The workers must purchase all necessary resources for their work, and are not reimbursed for those purchases. Addressing a common argument raised by many worker advocates and attorneys seeing employee classification, the USDOL noted that the business’s investment in its own virtual referral platform does not, alone, establish an employment relationship with the workers who use that platform. As the agency noted, they are not investments in the work the service providers perform, comparing them to a standard business’s investments in office space, payroll software, timekeeping systems, and other products to operate its business.
- The amount of skill, initiative, judgment, or foresight required for the worker's services.
Regardless of the specific services performed by the workers, they chose between different service opportunities and competing virtual platforms and exercise managerial discretion in order to maximize their profits, thereby showing “considerable independence” from the business. They also do not undergo mandatory training, increasing their economic independence.
- The worker's opportunities for profit or loss.
The workers do not received a predetermined amount of compensation for their work, but instead control the major determinants of profit or loss. While the company may set default prices, it allows service providers to choose different types of jobs with different prices, take as many jobs as they see fit, and negotiate the price of their jobs. They can further control their profit or loss by toggling back and forth between different competing platforms. Additionally, because the company charges a fee for cancelled services, the workers risk losing money if they do not complete a job they have accepted. These opportunities for profit or loss give them a substantial amount of control over their level of compensation, and therefore independence from the business.
- The extent of integration of the worker's services into the potential employer's business.
Finally, the USDOL concluded that the workers are not integrated into the company’s business. First, the workers who use the virtual platform do not develop, maintain, or otherwise operate that platform. Rather, they use that platform to acquire service opportunities. Second, the company offers a finished product to its workers, and its business operations effectively terminate at the point of connecting service providers to consumers, not extending to the workers’ actual provision of services. “In other words,” the agency concluded, “the [workers] are not an integral part of your service; they are consumers of that service and negotiate over the terms and conditions of using that service. Accordingly, they are not operationally integrated into the business.” Addressing a major bone of contention as it relates to Prong B of the ABC test, the USDOL said that the business’s “primary purpose” is not to provide services to end-market consumers, but to provide a referral system that connects service providers with consumers.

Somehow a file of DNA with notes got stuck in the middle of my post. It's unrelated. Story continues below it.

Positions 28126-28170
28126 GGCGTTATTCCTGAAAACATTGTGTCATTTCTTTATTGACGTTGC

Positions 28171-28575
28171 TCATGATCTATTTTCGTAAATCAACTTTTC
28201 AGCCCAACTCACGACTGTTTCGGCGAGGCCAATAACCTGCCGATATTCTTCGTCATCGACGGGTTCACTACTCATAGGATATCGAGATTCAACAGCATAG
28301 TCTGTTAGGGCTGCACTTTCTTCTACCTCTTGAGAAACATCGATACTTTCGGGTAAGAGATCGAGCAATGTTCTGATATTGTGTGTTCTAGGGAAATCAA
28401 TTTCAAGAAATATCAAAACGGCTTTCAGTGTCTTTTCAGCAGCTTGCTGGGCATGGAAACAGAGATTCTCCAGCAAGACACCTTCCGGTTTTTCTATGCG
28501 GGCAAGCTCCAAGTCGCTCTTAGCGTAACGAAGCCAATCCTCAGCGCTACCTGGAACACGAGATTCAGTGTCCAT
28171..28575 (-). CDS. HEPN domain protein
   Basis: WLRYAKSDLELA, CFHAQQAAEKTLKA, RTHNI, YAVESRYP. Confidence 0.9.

In the announcement accompanying the publication of the letter, the USDOL confirmed that the opinion letter was an official, written opinion by the Department’s Wage and Hour Division on how the FLSA applies in the specific circumstances presented by the entity that requested the letter. “An important role of the U.S. Department of Labor is to ensure that employers who want to do the right thing have clear compliance assistance,” said Keith Sonderling, Acting Administrator of the Department's Wage and Hour Division. “Today, the U.S. Department of Labor offers further insight into the nexus of current labor law and innovations in the job market.”
While not a magic bullet that will cure all that ails the modern gig economy industry, today’s development is a welcome one—and a preview as to how today’s USDOL will treat misclassification concerns that fall into their laps from gig economy (and other) businesses. The next step is for the agency to take formal action with respect to investigatory decisions based on this same reasoning, or possibly issue guidance or formal regulations along these same lines. We can also hope that a court will look to this letter and adopt these same principles in an active piece of misclassification litigation.